“Unless a grain of wheat falls into the earth and dies, it remains alone; but if it dies, it bears much fruit.” – John 12:24
“The last enemy to be destroyed is death...Death is swallowed up in victory.” – 1 Corinthians 15:26, 54
"The greater the sin, the greater the mercy, the deeper the death and the brighter the rebirth.” - C. S. Lewis
"This story...has the very taste of primary truth." - J. R. R. Tolkien

Saturday, June 12, 2010

"Never Did He Utter One Word Twice"

...What does Lewis mean, though, when he writes "All is righteousness and there is no equality," or when he says "Never did He make two things the same; never did He utter one word twice"?  The idea here, I think, is that everything is utterly unique.  God is not redundant; his infinite creativity in making new things can never be exhausted, so you will never find that he has made the same thing twice, or that an event occurred twice in exactly the same way.  Everything - every person, every moment in life, every place in the world, every event in God's story, every stone in the arch - is utterly unique in its place within the whole of creation.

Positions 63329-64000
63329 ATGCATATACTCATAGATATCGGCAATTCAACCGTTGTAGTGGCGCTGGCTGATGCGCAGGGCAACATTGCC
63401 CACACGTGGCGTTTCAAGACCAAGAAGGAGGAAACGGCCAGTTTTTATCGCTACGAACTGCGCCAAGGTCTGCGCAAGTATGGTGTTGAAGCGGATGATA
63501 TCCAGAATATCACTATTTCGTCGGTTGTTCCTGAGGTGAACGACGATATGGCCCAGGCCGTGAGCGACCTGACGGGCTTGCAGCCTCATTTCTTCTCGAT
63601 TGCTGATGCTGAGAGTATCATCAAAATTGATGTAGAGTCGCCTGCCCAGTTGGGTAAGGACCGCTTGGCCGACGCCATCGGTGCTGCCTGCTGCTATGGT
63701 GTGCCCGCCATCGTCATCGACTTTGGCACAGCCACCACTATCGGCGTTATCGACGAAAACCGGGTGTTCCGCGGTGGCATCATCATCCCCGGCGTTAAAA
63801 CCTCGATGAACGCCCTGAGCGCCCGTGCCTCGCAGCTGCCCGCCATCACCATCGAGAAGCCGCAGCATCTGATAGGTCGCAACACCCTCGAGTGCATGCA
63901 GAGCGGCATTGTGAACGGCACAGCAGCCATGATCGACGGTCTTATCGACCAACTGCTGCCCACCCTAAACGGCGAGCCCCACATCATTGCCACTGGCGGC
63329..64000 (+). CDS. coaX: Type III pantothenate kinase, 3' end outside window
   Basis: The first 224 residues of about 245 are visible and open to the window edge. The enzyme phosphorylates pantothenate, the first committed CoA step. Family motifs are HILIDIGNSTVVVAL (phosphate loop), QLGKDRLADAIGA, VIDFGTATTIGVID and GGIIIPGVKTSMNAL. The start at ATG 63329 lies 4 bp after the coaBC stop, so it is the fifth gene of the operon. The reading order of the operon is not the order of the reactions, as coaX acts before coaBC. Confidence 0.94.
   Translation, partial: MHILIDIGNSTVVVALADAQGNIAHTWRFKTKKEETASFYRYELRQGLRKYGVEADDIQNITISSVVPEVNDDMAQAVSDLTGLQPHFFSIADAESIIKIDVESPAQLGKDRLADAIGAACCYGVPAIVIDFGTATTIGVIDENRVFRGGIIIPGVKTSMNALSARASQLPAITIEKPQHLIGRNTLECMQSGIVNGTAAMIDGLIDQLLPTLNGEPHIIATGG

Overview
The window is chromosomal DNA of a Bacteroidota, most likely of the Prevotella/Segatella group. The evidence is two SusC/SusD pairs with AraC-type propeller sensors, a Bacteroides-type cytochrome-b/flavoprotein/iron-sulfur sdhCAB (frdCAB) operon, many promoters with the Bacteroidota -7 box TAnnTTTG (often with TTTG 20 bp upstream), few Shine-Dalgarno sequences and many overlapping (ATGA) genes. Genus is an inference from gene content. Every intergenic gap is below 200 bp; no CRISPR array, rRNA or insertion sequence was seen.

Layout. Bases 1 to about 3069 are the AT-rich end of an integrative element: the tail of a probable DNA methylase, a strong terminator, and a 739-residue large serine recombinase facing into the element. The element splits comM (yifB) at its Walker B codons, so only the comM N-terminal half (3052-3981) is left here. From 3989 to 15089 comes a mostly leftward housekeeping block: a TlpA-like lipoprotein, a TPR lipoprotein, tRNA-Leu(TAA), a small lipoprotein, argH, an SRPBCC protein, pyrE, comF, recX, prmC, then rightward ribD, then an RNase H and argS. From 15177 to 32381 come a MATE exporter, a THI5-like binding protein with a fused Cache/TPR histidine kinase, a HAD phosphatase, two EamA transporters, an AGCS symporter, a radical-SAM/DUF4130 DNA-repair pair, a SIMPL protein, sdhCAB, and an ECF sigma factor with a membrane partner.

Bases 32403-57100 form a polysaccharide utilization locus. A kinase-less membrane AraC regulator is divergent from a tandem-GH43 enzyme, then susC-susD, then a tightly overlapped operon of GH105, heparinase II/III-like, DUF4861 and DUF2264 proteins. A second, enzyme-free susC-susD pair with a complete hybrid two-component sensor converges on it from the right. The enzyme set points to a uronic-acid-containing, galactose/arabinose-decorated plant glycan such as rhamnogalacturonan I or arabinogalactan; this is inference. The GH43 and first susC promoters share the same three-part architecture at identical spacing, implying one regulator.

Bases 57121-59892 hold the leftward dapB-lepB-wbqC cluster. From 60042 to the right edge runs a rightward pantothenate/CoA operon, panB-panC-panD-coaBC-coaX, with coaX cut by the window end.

This is completely true.  Nowhere in all the universe will you find that God has repeated a thing in exactly the same way.  Identical twins are shaped to be completely different people by their environments and choices.  Even elementary particles like electrons, which cannot be distinguished from one another, are unique in the sense that each one has a unique history of places where it has been and ways in which it has interacted with other matter.  Everything, every single tiny thing in all the incomprehensible vastness of reality, is utterly unique.

In the mind and being of the Maker there is infinite potential for new things to be made, and he unleashes them into existence with explosive creativity.  How, in this ever-growing and boundless newness, could anything be done twice?  As if the eternal God could run out of new ideas and designs and wonders to bring forth, as if the bottomless well and fountain of creation could run dry.  All is righteousness, all is in perfect paradoxical balance, saturated with justice and holiness and all the goodness that is given from God "as a tree bows down with fruit," yet there is no equality, no repetition.  A greater unity grows from this strong diversity, and for this too the Creator is to be praised.

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